UNR Vision: Mining, agriculture industries primed for 2020 growth
RENO, Nev. — Gold production will jump, hemp acreage will grow and affordable housing supplies will remain low.
While that isn’t quite the 2020 outlook for Nevada in a nutshell, those were a few of the projections made during the University of Nevada, Reno’s College of Business’ inaugural Vision 2020: The Nevada Economic Forecast, held Jan. 31 at the Peppermill in Reno.
With a 2019 population north of 3 million, a job count over 1.5 million and an unemployment rate south of 4%, Nevada is one of the fastest-growing states in America.
While much of that is attributed to the state’s booming urban centers (Reno-Sparks and Las Vegas), the rural areas contribute significantly to the Silver State’s economy — and are ripe with opportunities for growth, said Patricia Herzog, director of rural and economic development for the Governor’s Office of Economic Development (GOED).
Housing and workforce
One major area of opportunity centers on work-based opportunities for in-demand occupations, such as construction. Herzog noted that 75% of in-demand, middle-skill jobs require work-based learning, as opposed to on-the-job training.
“Many companies are looking for workers with a high school education rather than a bachelor’s degree,” she said, pointing out a statistic that 46% of the top 100 in-demand jobs have a typical entry-level education of a high school diploma or less.
Compounding that workforce challenge, however, is the oft-reported lack of affordable housing available throughout the state.
Zooming in on Washoe County, Brian Bonnefant, director of the UNR Center for Regional Studies, said there are 0.4 new units built for every new job. With the county’s population projected to grow by 42,300 by 2024, that means 17,423 new units (3,485 per year) are needed over the next four years, Bonnenfant said.
Bonnenfant expects home sales and development to continue to expand in adjacent counties. After all, compared to Washoe County’s median sales price of $389,000 for an existing single-family home, the cost is $40,000 less in Carson City, $72,500 less in Dayton — and $110,000 less in Fernley.
“Affordability is out there,” he said. “And as tens of thousands of acres are being taken down and purchased for industrial development, we’re going to have to look at the region more for affordability and new development.”
Zooming out to Northern Nevada as a whole, though rural areas make up only 10% of Nevada’s population (roughly 173,000), they contribute 12% of the state’s gross regional product (GRP), and 19% of its exports, Herzog said.
Unsurprisingly, mining is the top-performing industry for rural Nevada, with a GRP over $4 billion in 2018. Mining pays well, too, as the average wage per worker is $118,521.
After all, “our highest value export good is gold,” Herzog said. “We’re usually one of the largest producers of gold in the world.”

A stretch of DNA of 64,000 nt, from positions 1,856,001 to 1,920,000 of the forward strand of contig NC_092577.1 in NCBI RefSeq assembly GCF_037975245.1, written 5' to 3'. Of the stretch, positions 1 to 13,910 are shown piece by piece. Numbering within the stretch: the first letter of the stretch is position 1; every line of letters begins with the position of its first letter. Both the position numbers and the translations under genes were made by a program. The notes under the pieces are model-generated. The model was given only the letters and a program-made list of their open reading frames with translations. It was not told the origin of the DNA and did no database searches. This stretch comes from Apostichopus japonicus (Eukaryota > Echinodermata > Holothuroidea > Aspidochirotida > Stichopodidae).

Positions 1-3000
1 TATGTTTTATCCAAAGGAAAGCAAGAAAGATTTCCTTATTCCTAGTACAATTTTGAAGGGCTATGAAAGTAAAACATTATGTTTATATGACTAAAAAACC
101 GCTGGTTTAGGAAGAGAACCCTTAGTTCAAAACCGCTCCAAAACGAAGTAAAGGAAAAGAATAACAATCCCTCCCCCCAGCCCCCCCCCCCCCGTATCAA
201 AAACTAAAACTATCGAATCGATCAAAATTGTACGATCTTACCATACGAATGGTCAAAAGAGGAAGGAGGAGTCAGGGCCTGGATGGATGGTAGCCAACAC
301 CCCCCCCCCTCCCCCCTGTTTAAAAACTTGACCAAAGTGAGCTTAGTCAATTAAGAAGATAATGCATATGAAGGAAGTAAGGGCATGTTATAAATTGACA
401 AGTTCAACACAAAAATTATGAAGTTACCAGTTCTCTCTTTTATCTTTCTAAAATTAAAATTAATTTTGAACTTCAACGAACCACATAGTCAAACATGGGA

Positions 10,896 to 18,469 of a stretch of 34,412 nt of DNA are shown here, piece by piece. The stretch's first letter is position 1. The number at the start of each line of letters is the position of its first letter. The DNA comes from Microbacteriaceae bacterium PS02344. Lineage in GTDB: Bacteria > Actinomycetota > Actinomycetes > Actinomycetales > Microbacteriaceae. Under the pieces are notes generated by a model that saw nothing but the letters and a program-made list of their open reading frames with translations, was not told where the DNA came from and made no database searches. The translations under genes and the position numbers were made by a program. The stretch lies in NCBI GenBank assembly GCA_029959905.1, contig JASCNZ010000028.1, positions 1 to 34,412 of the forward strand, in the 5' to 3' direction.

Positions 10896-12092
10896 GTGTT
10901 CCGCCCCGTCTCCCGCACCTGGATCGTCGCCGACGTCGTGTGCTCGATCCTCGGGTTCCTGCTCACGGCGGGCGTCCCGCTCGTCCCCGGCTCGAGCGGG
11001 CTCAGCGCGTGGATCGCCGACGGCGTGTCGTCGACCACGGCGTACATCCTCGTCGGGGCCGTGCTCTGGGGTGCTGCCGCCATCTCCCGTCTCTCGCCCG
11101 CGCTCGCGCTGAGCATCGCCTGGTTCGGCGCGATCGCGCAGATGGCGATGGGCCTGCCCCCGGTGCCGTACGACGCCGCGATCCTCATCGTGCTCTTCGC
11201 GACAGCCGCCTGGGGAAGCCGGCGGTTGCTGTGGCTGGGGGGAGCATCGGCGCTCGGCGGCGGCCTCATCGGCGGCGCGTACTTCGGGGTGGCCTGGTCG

And that should follow suit in 2020. For example, Nevada Gold Mines, the joint venture with Barrick Gold and Newmont Gold, expects to mine between 3.5 million and 3.8 million ounces of gold annually from the combined Nevada operations, according to previous reports.
Richard Perry, administrator of the Nevada Division of Minerals, added that 76% of gold production in 2018 was attributed to Barrick and Newmont, whose merger closed last summer.
And, with gold prices likely to rise in 2020, Perry noted an “increasing amount” of Nevada’s gold production will be attributed to mid-tier and smaller companies.
“We’re seeing a rebirth of companies that are exploring Nevada,” Perry said. “If you’re really in the gold production business in the world, you need an address in Nevada to be significant in the equity market. Because this is where the know-how and the people and the technology comes from that populates mines in other countries in the world.”
Perry said a growing trend is underground mining (rather than open-pit mining), with more than 30 percent of gold produced from underground. He added that Nevada mining is a “major user of tech,” noting underground mines are increasingly using autonomous equipment.
In all, there were 195,804 active mining claims in Nevada as of Oct. 28, 2019, an uptick of 1.1% from October 2018.
Hemp, agricultural growth
Meanwhile, a growing trend in Nevada’s agriculture sector will be an increase in licensed hemp acreage, said Cadence Matijevich, administrator of the Nevada Department of Agriculture.
This comes on the heels of the adoption of the 2018 Farm Bill, which removed hemp as a controlled substance, allowing for the legal production of the non-intoxicating variety of the cannabis plant.
“There was a 650% increase in licensing outdoor acreage from 2018 to 2019,” she said.
However, as policy and rules are still being established by the USDA and FDA, producers, haulers, processors and regulatory entities face a steep knowledge curve, Matijevich said. As a result, of the 14,113 acres licensed for hemp in 2019, only 35% of the acreage has actual hemp planted.
“This is folks getting ready, licensing their acreage, waiting for those regulations to be finalized so that they can actually get seeds in the ground and start growing and producing,” she said.
In terms of export opportunities for Nevada in 2020, Matijevich said coffee is projected to increase due to the expansion of coffee markets throughout China, South Korea and Japan — “the growth of coffee consumption in Asia cannot be understated,” she said.
The Starbucks roasting plant in Carson Valley is the primary driver for Nevada’s increased coffee exports, she said.
“I point out many cases of where privately owned companies do just as bad a job as publicly owned companies,” says Reno resident and former teacher Robert (R.D.) Gardner.